Is a Reverse Soviet Collapse in the Offing for the West?
Quite some time ago while I was in college (a more distant period ago than I’d like to admit), a very smart friend talked to me after several beers how he was approaching the CIA with a grand strategy to undermine the Soviet Union. His plan went something like this.
“You know how paranoid the Russians are, right? And while their military is strong, their economy cannot compete with a capitalist society. What if we built up our military, with actual capability and pursuing extreme technological advances, and we simply forced the Soviets to spend themselves into bankruptcy?”
A short few years later, I reflected on the Star Wars initiative (Strategic Defense Initiative – SDI), and all the military buildup under the Reagan Administration; and, of course, the subsequent collapse of the Berlin Wall and the fall of the Soviet Union. I wondered: “Did this guy actually get his plan to the CIA?”
The fundamental aspects of this strategy were: 1) a play upon Soviet paranoia, and 2) leveraging the strategic advantages of capitalism.
Is a Communist or Totalitarian System Preferable in the Internet Age?
In the West, we tout the openness of the Internet. Many attribute the Internet as playing a major part in the Arab Spring. The Internet fundamentally connects! Anyone online has access to anything (save, of course, those behind the Great Wall of China, and similar places that restrict the Internet). The dark underbelly of the Internet, however, is that all this connectivity allows bad actors to connect to any target he desires. Hence we have cybercrime, hacktivism, state actor threats, online economic espionage, and the convergence of narco-terrorism and cybercrime.
Today, these threats are posing a grave threat to the security of the West and its economic competitiveness. Why spend billions in R&D for the Joint Strike Fighter or space technology, or any other valuable technology or know how, if it’s simply easier to steal it through the Internet?
As many are writing, including two articles this week, a new approach is needed to defend against attacks that represent the “greatest transfer of wealth in history”, according the General Keith Alexander. The challenge in a Western society, or perhaps more appropriately described as societies that embrace capitalism, is that the government respects private property. True, regulation is permitted, but absent crime or a national security interest, it is generally true that governments do not engage in the protection of business networks. Moreover, many businesses, regardless of the extreme technology they might be developing, may not have the resources to defend against certain attackers. We all need exquisite security in the modern Internet Era, but few can afford it.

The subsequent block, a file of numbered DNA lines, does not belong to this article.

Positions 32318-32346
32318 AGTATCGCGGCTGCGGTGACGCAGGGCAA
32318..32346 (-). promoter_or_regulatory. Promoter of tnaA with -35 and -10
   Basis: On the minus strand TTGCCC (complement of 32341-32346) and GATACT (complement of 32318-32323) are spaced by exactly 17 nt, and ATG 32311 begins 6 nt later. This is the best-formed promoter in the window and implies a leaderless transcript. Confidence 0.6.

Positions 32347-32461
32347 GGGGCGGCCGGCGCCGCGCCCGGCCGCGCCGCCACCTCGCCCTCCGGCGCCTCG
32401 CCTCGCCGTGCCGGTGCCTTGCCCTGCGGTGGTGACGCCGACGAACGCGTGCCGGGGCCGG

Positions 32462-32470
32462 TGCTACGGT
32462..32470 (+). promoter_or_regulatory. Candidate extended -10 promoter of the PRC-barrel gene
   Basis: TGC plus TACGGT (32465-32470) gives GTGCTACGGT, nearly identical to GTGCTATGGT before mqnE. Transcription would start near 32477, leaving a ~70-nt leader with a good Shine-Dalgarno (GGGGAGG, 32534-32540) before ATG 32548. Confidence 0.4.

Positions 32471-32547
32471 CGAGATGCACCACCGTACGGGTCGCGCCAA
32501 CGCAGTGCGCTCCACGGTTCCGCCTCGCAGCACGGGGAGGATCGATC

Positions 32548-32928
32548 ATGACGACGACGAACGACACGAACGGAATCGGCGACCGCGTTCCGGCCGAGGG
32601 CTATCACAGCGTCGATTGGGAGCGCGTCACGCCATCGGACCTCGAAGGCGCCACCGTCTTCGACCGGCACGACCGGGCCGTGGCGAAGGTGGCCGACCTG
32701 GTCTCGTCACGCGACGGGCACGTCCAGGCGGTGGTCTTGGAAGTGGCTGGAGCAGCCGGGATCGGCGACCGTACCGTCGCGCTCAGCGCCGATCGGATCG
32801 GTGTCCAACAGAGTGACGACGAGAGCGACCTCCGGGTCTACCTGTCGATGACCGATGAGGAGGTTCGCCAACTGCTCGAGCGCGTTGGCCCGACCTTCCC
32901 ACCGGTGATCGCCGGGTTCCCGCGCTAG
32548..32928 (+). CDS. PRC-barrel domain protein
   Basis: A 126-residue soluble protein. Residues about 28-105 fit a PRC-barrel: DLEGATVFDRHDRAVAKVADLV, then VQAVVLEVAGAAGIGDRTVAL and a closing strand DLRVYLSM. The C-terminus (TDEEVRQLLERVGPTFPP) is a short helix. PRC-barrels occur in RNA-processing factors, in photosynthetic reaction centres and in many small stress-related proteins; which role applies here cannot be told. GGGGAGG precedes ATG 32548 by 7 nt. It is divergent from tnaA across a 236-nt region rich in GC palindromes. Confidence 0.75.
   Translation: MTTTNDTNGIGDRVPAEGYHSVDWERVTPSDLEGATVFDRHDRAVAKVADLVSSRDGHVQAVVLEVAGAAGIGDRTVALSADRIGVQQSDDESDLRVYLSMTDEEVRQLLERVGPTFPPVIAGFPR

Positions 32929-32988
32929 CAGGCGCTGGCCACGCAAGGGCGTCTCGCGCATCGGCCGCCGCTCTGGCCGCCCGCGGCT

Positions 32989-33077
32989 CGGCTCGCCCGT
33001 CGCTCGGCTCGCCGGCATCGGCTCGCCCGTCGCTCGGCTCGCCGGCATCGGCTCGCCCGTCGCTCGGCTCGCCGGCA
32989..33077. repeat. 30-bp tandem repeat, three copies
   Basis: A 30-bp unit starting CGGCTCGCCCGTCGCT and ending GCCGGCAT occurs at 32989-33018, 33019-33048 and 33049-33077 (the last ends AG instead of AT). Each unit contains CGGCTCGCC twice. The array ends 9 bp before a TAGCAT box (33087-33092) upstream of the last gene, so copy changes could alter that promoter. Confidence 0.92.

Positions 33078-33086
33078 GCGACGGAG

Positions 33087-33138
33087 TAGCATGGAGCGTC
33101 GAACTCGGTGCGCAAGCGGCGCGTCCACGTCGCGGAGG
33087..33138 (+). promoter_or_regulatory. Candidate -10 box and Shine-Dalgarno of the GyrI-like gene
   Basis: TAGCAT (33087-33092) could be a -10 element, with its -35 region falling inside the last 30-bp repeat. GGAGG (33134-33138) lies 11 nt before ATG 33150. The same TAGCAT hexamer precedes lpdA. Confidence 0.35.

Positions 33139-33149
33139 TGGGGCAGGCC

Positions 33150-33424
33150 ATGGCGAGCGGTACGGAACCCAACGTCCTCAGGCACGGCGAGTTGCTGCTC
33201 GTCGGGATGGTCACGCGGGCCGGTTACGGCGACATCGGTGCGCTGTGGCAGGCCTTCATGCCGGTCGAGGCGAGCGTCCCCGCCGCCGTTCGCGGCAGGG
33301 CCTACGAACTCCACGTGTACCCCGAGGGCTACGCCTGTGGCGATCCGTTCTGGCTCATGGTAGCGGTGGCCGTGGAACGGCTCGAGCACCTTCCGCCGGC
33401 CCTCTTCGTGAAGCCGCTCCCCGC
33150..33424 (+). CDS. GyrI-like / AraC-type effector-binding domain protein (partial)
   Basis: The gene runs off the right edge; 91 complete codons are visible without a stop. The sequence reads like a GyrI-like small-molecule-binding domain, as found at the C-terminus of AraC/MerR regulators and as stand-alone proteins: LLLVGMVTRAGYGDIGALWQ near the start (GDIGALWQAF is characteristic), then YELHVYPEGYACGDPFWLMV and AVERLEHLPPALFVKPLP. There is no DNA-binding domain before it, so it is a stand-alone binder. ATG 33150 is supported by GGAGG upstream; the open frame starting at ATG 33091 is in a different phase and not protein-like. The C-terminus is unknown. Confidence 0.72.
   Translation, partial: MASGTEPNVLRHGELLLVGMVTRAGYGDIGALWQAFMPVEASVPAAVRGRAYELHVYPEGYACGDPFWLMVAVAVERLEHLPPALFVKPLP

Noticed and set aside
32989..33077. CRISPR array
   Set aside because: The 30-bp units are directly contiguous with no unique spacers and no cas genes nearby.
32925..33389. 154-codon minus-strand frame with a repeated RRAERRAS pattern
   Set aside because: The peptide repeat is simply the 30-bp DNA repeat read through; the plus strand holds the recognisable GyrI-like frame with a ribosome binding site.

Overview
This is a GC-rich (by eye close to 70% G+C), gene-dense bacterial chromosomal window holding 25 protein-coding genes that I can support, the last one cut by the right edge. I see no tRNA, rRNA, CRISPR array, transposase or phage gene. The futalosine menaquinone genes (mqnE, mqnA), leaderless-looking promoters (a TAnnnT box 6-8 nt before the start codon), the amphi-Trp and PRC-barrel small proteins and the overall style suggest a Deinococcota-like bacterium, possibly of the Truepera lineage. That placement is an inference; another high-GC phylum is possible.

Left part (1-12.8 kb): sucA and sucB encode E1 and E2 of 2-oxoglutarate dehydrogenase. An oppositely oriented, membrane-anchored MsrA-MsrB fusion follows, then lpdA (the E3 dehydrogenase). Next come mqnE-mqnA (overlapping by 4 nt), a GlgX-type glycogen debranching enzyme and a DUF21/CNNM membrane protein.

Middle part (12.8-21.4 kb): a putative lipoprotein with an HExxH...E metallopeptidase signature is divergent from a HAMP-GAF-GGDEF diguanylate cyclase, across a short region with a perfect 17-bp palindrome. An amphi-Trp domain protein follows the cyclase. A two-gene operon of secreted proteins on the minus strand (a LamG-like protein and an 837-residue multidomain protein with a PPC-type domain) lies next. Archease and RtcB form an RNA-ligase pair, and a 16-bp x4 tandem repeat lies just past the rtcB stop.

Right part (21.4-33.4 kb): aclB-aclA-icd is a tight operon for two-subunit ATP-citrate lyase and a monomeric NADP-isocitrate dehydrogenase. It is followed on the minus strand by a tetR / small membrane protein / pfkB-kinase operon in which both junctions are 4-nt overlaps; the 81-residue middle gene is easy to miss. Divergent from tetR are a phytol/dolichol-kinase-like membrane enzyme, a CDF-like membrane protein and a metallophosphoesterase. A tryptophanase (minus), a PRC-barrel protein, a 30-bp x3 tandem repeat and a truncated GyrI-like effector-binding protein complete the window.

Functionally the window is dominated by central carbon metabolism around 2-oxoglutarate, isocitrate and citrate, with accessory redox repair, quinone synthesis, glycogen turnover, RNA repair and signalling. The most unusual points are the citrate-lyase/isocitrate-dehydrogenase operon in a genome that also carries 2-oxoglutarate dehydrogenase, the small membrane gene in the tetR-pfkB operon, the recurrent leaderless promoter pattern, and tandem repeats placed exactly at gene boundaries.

Conversely, communist or totalitarian systems of government own the business community. These governments lack the constraints that exist in Western society. Indeed, the Great Wall of China is a great example. The West cannot establish a similar prophylactic protection scheme.
Today, I’m having a coffee rather than a beer, but I reflect back on that strategy about undermining the Soviet Union and can’t help but wonder: “Have the Chinese figured out a grand strategy that will undermine our competitiveness?” Are we at risk of having a prime feature of our society used against us (separation of industry and government), much like the seeds of destruction of the Soviet Union were sown from inside their societal model?
So What of the Public-Private Partnership?
If situational awareness and aggregate readiness levels across a nation’s footprint is the answer, as I wrote earlier this week along with a similar article from a colleague from The Netherlands, a mechanism is needed that addresses the “challenge of the two distinct spheres” I noted above (i.e., industry and government have legal constraints against robust and timely information sharing). If the Chinese, and others, can target the gap between industry and government, the gap must be closed. But, how can that be accomplished if industry has proprietary information, trade secrets, brand protection, and other incentives to withhold information from government? How can government – at least the Federal Government in the US – share information that would likely give a competitive advantage to select recipients (an anti-competitiveness practice)? And what about classified information, “law enforcement sensitive”, and other information sharing constraints?
The Public-Private Partnership for cybersecurity needs greater study, piloting, and maturing. Frameworks for information sharing are needed. These frameworks must address the fundamental cultural and legal dimensions of the “challenge of the two distinct spheres”. Still, the strategy of Western nations must take account of this fundamental advantage of totalitarian regimes in the Internet Era. Greater information sharing to improve situational awareness and readiness levels is clearly needed, among other approaches to cybersecurity. Otherwise, the death by a thousand cuts will continue, and the “greatest wealth transfer in history” will grow in severity, and our competitiveness in the global marketplace will subside.
Doug DePeppe is a cybersecurity attorney and principal with i2 Information Security. He is a Cofounder of the Western Cyber Exchange.